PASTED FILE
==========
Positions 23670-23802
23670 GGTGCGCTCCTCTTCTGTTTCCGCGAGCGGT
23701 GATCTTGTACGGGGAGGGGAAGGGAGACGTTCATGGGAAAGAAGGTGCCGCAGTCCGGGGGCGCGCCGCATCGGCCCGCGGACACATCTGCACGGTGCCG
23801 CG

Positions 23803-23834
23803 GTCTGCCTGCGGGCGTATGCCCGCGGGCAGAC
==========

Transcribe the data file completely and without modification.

Positions 23670-23802
23670 GGTGCGCTCCTCTTCTGTTTCCGCGAGCGGT
23701 GATCTTGTACGGGGAGGGGAAGGGAGACGTTCATGGGAAAGAAGGTGCCGCAGTCCGGGGGCGCGCCGCATCGGCCCGCGGACACATCTGCACGGTGCCG
23801 CG

Positions 23803-23834
23803 GTCTGCCTGCGGGCGTATGCCCGCGGGCAGAC